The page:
The glass transition criteria for aluminum–copper melt
In this study, the glass transition criteria based on the viscosity change and on the transverse sound propagation, that were obtained for the aluminum melt, are validated on the aluminum–copper film. Molecular dynamics method is used to study the isobaric cooling process. The glass transition temperature is estimated from the dependence of the oscillation damping upon the temperature. The obtained temperature compared with the increasing in the kinematic viscosity.
Molecular dynamics study of stress correlations and shear viscosity behavior of the rapidly cooled and re-heated liquid aluminum film is performed. The embedded atom method potential is used at the simulations. The stress correlation behavior is studied in the plane of the film and along the direction normal to the plane. The behavior of the kinematic viscosity and the stress correlationsare compared for cooling and heating process. Using two methods it is shown that the glass transition temperature for the cooling process is higher than for the heating.
Molecular dynamics study of shear viscosity behavior of liquid aluminum is performed. The embedded atom method potential is used at the simulation of isobaric cooling. The viscosity is calculated using the Green–Kubo formula. The stress autocorrelation functions are obtained in the range 300–1200 K. The calculated kinematic viscosity is in agreement with the experimental data for the temperatures above melting temperature. The steep change of the shear viscosity is found below 650 K which we associate with the glass transition and is in a good agreement with the temperature which is obtained using the calorimetric criterion Kolotova et al (2015 J. Non-Cryst. Solids 429 98). The viscosity coefficient can not be calculated using the direct atomistic simulations below that temperature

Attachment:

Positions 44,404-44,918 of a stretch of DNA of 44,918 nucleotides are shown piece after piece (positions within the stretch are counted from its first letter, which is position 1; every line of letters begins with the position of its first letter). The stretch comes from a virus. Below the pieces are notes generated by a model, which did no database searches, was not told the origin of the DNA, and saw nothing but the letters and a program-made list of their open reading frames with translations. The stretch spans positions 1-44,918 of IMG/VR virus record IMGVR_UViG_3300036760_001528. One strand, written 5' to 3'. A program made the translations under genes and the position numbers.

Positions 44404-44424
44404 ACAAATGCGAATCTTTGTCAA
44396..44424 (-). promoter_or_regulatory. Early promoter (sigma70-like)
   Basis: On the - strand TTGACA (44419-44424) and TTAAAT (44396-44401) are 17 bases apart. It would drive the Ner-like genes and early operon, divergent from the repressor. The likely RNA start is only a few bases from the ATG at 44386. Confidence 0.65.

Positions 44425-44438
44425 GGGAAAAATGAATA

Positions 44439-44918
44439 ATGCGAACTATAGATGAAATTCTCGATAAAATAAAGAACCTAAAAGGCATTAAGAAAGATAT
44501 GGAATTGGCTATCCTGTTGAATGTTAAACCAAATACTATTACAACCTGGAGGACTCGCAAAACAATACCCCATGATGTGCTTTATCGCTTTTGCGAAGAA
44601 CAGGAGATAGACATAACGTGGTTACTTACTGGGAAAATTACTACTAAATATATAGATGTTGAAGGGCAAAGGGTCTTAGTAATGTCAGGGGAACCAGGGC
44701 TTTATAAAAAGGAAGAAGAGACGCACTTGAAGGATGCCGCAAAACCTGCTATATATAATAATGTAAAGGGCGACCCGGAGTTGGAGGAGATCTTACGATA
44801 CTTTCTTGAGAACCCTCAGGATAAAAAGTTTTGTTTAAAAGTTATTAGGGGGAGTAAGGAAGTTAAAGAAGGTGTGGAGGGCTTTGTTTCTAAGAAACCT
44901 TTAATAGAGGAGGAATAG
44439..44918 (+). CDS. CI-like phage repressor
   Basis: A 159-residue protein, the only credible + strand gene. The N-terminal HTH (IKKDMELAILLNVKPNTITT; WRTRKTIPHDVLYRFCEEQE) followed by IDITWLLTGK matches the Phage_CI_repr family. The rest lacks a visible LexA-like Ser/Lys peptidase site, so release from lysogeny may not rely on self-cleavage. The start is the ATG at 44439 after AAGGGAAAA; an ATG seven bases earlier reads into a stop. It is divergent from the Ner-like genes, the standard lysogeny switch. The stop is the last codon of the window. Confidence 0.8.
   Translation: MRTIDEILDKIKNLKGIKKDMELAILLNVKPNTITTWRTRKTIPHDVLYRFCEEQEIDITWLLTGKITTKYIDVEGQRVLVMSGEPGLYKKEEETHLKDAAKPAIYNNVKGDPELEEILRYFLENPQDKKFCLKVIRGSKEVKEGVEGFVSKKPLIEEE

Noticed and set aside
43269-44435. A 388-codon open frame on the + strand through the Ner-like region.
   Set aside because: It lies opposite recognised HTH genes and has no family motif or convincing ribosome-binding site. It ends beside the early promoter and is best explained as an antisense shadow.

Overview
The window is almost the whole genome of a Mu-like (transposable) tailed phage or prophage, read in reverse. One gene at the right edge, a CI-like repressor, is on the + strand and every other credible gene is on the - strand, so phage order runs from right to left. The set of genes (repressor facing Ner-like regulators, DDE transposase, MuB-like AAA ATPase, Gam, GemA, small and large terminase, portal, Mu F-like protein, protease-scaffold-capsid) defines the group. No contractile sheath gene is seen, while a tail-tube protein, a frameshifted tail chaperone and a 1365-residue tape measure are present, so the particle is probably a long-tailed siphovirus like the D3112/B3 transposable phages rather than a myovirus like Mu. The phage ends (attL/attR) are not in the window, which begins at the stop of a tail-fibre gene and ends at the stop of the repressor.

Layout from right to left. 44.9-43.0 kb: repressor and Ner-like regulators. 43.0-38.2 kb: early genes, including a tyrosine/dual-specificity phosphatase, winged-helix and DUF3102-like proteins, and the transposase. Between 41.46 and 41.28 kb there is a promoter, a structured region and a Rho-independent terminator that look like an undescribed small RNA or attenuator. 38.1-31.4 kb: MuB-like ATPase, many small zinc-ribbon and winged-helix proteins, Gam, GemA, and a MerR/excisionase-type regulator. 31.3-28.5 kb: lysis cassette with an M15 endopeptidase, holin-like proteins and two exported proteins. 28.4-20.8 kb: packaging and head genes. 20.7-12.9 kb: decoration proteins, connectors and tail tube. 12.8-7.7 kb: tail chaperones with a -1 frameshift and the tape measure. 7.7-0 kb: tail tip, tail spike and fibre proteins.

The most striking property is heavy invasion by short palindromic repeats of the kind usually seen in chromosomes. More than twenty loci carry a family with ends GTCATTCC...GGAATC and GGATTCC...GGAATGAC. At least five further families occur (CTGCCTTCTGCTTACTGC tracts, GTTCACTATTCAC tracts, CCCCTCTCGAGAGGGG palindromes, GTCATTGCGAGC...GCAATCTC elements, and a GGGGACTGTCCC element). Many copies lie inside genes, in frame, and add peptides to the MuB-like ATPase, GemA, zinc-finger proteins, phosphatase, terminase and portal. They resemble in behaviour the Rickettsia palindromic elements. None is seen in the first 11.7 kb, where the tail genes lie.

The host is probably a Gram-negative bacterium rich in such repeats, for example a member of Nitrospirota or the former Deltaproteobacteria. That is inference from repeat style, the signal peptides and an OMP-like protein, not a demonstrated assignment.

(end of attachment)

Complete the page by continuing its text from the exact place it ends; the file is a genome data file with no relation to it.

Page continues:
The dynamics of a two-component Davydov-Scott (DS) soliton with a small mismatch of the initial location or velocity of the high-frequency (HF) component was investigated within the framework of the Zakharov-type system of two coupled equations for the HF and low-frequency (LF) fields. In this system, the HF field is described by the linear Schrödinger equation with the potential generated by the LF component varying in time and space. The LF component in this system is described by the Korteweg-de Vries equation with a term of quadratic influence of the HF field on the LF field. The frequency of the DS soliton`s component oscillation was found analytically using the balance equation. The perturbed DS soliton was shown to be stable. The analytical results were confirmed by numerical simulations.
Radiation conditions are described for various space regions, radiation-induced effects in spacecraft materials and equipment components are considered and information on theoretical, computational, and experimental methods for studying radiation effects are presented. The peculiarities of radiation effects on nanostructures and some problems related to modeling and radiation testing of such structures are considered.
This volume presents new results in the study and optimization of information transmission models in telecommunication networks using different approaches, mainly based on theiries of queueing systems and queueing networks .
The paper provides a number of proposed draft operational guidelines for technology measurement and includes a number of tentative technology definitions to be used for statistical purposes, principles for identification and classification of potentially growing technology areas, suggestions on the survey strategies and indicators. These are the key components of an internationally harmonized framework for collecting and interpreting technology data that would need to be further developed through a broader consultation process. A summary of definitions of technology already available in OECD manuals and the stocktaking results are provided in the Annex section.